“Apparently they are scared of widows and orphans coming into the United States of America. At first they were too scared of the press being too tough on them in the debates. Now they are scared of three year old orphans. That doesn’t seem so tough to me."

Before you google who uttered the above quote (which might not be that hard to guess), let’s discuss some of the terms mentioned: the “they” in it refers to 2016 Republican presidential candidates, and the “widows” and “orphans” are the nouns he used to describe the 4 million refugees from Syria (most of whom seem to be able-bodied young men, not ‘widows and orphans’), fleeing the current terrorist chaos there on the other side of the globe, inflamed by the terrorist group ISIS. At least 10,000 of these refugees would like to re-locate to the United States as soon as possible.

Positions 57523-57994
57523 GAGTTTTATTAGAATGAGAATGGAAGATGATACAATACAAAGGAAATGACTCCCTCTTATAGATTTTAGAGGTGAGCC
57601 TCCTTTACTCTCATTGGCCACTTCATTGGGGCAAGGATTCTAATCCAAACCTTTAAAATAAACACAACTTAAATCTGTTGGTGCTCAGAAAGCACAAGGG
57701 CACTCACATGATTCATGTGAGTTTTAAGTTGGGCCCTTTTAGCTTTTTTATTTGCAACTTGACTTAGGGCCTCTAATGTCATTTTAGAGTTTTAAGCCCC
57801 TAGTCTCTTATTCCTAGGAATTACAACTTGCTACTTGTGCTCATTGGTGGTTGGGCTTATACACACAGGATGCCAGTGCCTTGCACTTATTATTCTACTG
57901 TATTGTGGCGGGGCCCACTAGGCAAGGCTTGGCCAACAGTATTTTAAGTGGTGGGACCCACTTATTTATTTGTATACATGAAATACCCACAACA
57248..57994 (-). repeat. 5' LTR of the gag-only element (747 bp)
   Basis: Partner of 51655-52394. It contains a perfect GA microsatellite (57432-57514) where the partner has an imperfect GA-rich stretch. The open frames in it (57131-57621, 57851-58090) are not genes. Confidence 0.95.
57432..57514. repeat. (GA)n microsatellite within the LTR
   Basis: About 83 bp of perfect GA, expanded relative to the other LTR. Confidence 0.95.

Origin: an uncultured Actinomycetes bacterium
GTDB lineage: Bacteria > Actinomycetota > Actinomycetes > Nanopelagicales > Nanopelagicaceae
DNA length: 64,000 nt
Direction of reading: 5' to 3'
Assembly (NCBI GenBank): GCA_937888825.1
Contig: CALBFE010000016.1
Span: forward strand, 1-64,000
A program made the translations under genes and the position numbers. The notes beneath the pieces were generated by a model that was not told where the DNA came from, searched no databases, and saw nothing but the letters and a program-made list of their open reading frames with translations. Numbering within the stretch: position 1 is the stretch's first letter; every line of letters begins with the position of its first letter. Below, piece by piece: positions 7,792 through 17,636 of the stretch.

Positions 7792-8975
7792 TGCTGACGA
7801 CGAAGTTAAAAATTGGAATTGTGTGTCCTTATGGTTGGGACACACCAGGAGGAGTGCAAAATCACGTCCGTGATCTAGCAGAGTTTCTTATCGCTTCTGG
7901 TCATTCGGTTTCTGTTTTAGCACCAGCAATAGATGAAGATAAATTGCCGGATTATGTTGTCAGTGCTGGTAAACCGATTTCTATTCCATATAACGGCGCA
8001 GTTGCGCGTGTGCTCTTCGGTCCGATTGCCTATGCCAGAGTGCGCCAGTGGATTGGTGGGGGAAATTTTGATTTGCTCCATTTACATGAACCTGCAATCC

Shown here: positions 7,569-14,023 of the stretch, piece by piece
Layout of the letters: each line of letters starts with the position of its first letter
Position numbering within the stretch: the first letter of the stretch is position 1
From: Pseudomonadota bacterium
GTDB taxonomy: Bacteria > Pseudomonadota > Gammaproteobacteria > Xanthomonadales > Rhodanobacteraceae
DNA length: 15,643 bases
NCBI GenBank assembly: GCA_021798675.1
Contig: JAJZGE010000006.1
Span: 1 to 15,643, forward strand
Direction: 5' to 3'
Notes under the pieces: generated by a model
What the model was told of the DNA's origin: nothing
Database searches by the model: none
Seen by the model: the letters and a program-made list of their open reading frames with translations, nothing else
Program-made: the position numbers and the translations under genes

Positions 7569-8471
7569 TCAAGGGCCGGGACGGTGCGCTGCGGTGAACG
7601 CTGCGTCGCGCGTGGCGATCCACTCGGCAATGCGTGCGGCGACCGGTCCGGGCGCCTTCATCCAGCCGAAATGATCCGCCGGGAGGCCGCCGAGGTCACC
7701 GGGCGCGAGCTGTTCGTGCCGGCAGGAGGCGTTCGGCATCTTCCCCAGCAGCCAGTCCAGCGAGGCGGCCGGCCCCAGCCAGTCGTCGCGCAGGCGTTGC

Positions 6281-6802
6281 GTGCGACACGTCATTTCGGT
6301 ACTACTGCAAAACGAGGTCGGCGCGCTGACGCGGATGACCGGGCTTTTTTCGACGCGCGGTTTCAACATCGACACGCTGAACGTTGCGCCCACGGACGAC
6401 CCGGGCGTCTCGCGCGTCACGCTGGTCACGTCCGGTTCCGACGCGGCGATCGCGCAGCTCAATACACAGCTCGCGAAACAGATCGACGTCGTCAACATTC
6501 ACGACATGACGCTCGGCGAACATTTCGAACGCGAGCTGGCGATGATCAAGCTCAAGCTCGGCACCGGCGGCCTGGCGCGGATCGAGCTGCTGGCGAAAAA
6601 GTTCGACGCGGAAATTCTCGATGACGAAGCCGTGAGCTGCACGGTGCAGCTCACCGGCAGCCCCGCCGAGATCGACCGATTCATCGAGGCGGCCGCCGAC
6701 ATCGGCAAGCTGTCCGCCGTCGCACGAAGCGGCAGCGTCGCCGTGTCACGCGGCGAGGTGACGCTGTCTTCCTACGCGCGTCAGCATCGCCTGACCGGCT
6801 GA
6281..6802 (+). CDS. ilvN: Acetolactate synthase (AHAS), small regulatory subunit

The statement was made in the context of a very important debate we are having in our country about the first steps we should be taking in response to the Paris terrorist attacks of last week. On one side, you have those (like myself) who believe that we should be doing everything we can to immediately shore up our own borders and defenses, to make sure we’re protected against anyone who’d like to do something similar here in the U.S. We're not "anti-refuge" or "anti-Muslim." We are "anti-what-happened-in-Paris-happening-here-so-let's-take-reasonable--immediate-steps-to-ensure-our-safety." There have already been dozens of cases of terrorists who have faked being refugees -- to other countries AND the U.S. --  and all it takes is one fake refugee who is actually a terrorist to inflict mayhem and damage of countless magnitudes. On the other side, you have people who do not want to change anything about our current refugee policy, and believe that changing anything about it – even putting a pause on refugees coming in to the U.S. – is not something we should do. These Syrians are fleeing terrorists and seeking refuge from their war-torn land, and the compassionate thing to do is let them into our country. Now, I would like to think that we ALL agree that we additionally need to respond in kind to the terrorists who perpetrated these attacks on our friends in France, but how exactly we should do that is a bit more complicated and not the point of this post. This is more about the tone of the debate on this more immediate issue: to pause or not pause our Syrian refugee policy. So back to this "widows and orphans" quote.